At the 04 Game Developer's Conference I attended a tutorial Tuesday by the Sony contingent (Raph, Rich, Gordon, Developing a Massively Multiplayer Game). Somewhere in the QA late in the day, a claim regarding the business of MMOGs emerged. Namely, given the current western MMOG ecosystem consisting of "AAA", "Mid-range" and "Boutique" games, the claim was that the economics of the subscription business model will eventually squeeze out the Mid-range MMOGs.
What would it be like to live in an MMOG ecosystem at whose center were a few big generic MMOGs and at whose fringes were lots of smaller, less-stable, yet arguably more innovative MMOG experiments? There would be a vague problem of transitions: how to flow ideas from the edges to the center? How to encourage players to play in the fringes without being orphaned?
Fast forward to a point floated by Peter Molyneux (AI: Gameplay and Design) in a later session: wouldn't it be nice if in the future player profiles could be exchanged between games. Somehow games might collect, save, and then share player meta-info with other games. Then games could then adapt and configure themselves using this information to enhance the player experience.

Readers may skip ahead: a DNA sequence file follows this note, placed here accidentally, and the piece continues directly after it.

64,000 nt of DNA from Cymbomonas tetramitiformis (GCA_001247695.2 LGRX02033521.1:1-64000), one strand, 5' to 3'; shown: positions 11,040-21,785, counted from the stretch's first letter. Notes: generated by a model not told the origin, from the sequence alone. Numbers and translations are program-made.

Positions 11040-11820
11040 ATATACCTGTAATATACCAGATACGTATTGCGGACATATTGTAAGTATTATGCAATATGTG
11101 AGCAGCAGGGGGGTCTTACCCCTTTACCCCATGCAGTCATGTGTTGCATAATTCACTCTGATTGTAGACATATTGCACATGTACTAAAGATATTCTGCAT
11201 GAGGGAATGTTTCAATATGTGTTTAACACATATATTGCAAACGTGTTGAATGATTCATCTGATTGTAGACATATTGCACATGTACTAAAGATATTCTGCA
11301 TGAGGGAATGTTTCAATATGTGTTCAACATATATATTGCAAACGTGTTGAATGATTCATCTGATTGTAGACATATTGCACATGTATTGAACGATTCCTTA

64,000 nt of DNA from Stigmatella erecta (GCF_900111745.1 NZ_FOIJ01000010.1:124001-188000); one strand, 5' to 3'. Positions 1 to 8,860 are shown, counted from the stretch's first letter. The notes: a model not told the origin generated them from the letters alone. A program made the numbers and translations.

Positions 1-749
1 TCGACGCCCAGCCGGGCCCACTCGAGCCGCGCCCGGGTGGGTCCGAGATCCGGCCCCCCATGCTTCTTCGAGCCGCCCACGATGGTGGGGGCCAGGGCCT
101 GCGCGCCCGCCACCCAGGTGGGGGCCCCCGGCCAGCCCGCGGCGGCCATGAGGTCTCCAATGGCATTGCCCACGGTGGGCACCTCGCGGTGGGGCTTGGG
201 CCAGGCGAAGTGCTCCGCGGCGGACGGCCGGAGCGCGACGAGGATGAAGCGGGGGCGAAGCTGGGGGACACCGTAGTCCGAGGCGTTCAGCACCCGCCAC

On the face of it Peter's idea is interesting. Could there be a universe of confederated MMOGs linked by shared player information? But why stop with player metadata, why not outright transfer characters?
Would character transfer lower the barrier of entry of players to participate in small MMOGs and thereby encourage a vibrant, innovative, game-design culture? This may smack of nuttiness for those of you who played AD&D and can recall endless Game Master (GM) "multi-universe" arguments (how to move characters between different GM universes), but perhaps not.